CEMAR will be bringing its innovative approach for restoration of salmon and steelhead to the Napa Valley with a $25,000 grant from The Dean Witter Foundation. The Napa River is the most important salmon stream in the San Francisco Bay Area. CEMAR will identify stream reaches important for salmon rearing, characterize water use in these reaches, and establish likely locations for streamflow improvement projects.
(Photo: Sotoyome RCD)
Following two years of landowner outreach and field measurements, construction began this summer on the Grape Creek Offstream Storage Project. The project removes the last known direct diversion for frost protection from Grape Creek by replacing a seasonal (or "flashboard") dam with an offstream storage reservoir that uses rainfall and a well for water supply. In addition to support from the National Fish and Wildlife Foundation, the project received funding from three federal agencies (Departments of Commerce, Interior, and Agriculture).
The National Marine Fisheries Service (NMFS) has contracted with CEMAR to study the hydrology of upper Mark West Creek. Low summer streamflow here may be exacerbated by water diversions by vineyards and homeowners. The study will improve understanding of how and why streamflow recedes each summer and the importance of groundwater pumping as a cause.
A red-legged frog found by crews working on site.
(Photo: VTA BART Silicon Valley)
The removal of two important barriers to salmon and steelhead migration in the Bay Area began this summer using designs developed by CEMAR's Passage Improvement Program (PIP). The City of San Jose is modifying a migration barrier in Upper Penitencia Creek (tributary to Coyote Creek) near the Youth Science Institute in Alum Rock Park. Parks Facility Supervisor Mike McClintock noted that CEMAR's analysis and conceptual designs were "instrumental in making the project happen."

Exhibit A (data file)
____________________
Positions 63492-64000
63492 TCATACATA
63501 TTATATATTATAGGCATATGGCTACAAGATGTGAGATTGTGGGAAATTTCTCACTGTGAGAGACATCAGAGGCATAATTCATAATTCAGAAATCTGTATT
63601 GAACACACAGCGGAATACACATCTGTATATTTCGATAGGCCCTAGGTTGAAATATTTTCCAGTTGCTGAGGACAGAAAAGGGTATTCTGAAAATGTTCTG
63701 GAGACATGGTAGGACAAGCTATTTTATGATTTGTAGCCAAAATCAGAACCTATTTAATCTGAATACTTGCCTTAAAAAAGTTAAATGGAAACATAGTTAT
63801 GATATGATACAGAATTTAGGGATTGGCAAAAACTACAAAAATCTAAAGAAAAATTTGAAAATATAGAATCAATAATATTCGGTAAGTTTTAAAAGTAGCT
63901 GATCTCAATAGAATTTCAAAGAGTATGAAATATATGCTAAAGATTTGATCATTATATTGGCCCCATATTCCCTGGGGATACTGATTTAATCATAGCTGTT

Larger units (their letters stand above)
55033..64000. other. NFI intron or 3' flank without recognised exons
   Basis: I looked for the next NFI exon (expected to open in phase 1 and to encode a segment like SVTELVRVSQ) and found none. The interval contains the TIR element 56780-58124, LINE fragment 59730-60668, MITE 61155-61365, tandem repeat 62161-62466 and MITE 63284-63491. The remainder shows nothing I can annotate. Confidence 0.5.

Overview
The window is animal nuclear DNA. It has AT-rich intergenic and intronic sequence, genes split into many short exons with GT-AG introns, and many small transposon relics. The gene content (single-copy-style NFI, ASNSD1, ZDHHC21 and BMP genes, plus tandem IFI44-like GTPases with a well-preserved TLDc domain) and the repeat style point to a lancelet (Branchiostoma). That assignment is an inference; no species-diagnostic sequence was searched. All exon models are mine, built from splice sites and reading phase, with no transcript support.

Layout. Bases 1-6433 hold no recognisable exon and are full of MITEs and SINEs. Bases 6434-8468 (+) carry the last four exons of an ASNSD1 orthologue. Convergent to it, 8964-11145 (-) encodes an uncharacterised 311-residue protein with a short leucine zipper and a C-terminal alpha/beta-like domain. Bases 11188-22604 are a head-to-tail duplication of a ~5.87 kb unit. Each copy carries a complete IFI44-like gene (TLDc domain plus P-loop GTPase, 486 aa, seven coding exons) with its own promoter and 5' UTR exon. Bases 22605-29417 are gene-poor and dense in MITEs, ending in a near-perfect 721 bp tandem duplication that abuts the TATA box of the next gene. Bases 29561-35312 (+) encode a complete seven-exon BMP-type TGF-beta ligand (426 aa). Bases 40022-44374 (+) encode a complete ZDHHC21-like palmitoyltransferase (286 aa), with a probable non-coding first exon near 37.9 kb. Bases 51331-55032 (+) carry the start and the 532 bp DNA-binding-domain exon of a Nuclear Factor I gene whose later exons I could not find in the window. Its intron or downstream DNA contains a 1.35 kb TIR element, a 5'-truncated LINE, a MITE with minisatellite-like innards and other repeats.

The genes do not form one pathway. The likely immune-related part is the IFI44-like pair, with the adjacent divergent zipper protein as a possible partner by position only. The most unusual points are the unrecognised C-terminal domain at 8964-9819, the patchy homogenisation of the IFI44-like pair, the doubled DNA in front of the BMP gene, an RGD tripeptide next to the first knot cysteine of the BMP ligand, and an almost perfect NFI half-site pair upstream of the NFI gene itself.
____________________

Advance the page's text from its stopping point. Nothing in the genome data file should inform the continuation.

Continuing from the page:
At the downstream end, a hole is drilled to secure
the existing restraining wall. In the foreground
is a drop to be replaced by step-pools.
(Photo: Sandy Guldman, Friends of Corte Madera Creek)
Construction is also underway to modify a culvert on San Anselmo Creek (a tributary to Corte Madera Creek in Marin County) just below Center Boulevard. CEMAR's recommended design modifications include a series of raised baffles and step pools that will slow streamflow and provide improved migrating conditions for fish.
The PIP program identified these barriers as regional priorities for modification in 2009 as they prevent migration on two of the 18 "essential streams" CEMAR identified for steelhead in our region.
For more information, visit CEMAR's website at www.cemar.org or contact Linda Tandle at [email protected] or 510-420-4565 ext. 107.